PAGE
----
Do You Need to be a Programmer to Found a Startup?

By Daniel Scocco

Last week I was reading an article on Forbes.com, titled How Good Of A Programmer Does One Need To Be To Found A Startup?. The article became very popular around the web, and here’s a quote from the very first paragraph:

Programming skill per se has nothing at all to do with founding a startup. Steve Jobs (founder of Apple) wasn’t a programmer, neither is Nick Swinmurn (founder of Zappos), Scott Kurnit (founder of About.com and Adkeeper), Ben Silbermann (founder of Pinterest) … or even me (founder of half a dozen companies including Gust.) In fact, the great majority of founders are not programmers, and of course the great majority of programmers are not founders.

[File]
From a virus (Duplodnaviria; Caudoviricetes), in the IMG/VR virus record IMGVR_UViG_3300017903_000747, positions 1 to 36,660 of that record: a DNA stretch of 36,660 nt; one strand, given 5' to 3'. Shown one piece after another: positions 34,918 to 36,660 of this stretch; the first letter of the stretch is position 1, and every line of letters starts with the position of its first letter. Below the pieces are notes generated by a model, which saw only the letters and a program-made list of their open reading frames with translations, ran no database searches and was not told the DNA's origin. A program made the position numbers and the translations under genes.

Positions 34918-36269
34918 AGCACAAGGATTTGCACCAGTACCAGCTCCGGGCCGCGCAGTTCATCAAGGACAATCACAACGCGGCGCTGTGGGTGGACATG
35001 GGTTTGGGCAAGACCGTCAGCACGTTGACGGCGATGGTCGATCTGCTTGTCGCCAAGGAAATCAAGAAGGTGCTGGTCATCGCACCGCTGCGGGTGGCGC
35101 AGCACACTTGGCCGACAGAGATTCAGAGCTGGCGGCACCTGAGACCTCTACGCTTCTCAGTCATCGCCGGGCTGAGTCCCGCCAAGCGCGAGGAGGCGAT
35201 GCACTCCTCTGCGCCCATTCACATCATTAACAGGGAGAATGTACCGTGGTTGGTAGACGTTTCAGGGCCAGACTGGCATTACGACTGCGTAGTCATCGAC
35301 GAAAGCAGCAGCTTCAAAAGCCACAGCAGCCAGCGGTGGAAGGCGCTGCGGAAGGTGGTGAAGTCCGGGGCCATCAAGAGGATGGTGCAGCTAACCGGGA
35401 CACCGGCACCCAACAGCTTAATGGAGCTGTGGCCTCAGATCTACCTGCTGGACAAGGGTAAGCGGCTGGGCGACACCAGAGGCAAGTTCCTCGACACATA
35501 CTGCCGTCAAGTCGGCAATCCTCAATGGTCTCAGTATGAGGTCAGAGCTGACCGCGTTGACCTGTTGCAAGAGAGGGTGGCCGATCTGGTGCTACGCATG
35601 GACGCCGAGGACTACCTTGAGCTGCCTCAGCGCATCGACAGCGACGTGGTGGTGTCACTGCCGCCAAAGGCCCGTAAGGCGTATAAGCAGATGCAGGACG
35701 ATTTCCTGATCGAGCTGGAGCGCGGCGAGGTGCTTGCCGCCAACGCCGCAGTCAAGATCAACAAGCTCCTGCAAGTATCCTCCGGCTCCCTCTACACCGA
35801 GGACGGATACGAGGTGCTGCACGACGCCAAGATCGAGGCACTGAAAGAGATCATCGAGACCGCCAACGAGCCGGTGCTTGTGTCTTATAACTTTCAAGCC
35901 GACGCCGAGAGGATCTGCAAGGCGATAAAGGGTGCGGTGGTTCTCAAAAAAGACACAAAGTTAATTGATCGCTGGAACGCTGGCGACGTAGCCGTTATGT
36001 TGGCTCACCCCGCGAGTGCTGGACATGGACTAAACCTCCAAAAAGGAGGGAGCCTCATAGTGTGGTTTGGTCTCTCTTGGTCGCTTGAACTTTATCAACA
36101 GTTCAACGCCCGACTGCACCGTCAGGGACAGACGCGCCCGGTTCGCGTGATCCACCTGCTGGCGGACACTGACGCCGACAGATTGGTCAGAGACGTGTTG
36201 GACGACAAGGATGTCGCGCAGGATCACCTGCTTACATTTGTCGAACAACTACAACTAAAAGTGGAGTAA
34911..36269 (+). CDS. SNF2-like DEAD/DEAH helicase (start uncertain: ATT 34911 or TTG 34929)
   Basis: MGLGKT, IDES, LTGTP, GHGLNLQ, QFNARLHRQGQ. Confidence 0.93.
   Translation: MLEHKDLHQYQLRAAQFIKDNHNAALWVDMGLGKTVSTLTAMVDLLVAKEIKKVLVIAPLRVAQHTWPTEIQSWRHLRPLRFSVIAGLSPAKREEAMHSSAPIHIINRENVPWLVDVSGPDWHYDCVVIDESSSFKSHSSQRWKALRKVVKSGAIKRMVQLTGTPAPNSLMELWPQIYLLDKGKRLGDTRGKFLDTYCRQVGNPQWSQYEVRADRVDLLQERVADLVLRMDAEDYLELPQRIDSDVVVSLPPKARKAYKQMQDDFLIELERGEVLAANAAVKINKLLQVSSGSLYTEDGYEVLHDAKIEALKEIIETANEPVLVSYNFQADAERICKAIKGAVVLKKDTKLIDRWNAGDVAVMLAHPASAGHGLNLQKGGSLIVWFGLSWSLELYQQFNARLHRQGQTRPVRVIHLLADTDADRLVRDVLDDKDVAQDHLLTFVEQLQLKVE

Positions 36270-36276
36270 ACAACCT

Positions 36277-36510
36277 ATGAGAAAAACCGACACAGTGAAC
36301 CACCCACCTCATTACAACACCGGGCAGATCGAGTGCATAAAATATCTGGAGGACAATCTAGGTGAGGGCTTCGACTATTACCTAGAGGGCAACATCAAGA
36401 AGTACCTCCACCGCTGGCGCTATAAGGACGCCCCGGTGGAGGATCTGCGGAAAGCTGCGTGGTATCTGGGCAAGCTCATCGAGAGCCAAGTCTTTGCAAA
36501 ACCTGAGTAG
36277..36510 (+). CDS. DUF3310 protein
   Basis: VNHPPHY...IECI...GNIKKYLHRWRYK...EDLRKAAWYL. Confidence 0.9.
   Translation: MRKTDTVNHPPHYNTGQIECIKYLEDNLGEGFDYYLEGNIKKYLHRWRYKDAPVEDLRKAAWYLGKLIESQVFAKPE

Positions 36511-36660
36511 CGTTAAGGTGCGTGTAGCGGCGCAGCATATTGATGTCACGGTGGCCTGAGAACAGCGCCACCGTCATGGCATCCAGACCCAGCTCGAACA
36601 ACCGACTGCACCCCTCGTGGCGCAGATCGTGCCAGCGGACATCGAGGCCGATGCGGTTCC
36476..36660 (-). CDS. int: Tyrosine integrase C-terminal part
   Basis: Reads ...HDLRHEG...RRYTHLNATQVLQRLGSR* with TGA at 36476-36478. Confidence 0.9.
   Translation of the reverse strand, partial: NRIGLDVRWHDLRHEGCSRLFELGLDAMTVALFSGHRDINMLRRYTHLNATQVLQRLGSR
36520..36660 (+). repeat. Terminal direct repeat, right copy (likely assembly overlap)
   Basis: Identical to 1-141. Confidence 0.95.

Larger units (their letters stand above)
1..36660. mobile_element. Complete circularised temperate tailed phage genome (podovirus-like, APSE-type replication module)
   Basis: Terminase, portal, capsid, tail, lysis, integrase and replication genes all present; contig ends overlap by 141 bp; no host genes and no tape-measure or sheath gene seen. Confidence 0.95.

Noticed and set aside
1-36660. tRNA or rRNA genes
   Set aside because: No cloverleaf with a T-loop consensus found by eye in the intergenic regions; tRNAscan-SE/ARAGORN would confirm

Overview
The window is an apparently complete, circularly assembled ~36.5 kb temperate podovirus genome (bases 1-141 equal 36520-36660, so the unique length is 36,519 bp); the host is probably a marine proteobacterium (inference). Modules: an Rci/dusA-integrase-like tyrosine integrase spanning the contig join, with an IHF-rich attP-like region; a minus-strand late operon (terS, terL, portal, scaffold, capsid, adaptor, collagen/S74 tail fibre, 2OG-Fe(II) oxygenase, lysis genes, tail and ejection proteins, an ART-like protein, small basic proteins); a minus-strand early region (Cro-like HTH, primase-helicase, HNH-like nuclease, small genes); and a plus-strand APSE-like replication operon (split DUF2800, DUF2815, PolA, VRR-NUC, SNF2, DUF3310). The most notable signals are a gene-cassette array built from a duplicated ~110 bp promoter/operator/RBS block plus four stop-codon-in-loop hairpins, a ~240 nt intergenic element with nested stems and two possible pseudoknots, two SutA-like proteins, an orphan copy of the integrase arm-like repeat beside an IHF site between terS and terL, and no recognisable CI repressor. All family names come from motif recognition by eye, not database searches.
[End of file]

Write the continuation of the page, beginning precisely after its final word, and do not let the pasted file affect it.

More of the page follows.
As you can imagine, according to the author the answer to the question on the title was a big “No”.

In my opinion such conclusion is both wrong and a terrible advice for aspiring tech entrepreneurs.

Sure, it’s possible to found a tech startup without being a programmer/hacker, but that path is a lot harder. In fact I don’t agree at all with the fact that the majority of founders are not programmers. For every tech company you give me where none of the founders was a technical guy I can give you five back where it was.

The author says Steve Jobs wasn’t a programmer. Sure, but his co-founder was just one of the most talented hardware engineers and coders the world has ever seen (Steve Wozniak, for the record).

He also says Nick Swinmurn of Zappos is not a programmer. Sure, but his co-founder, Tony Hsieh, is.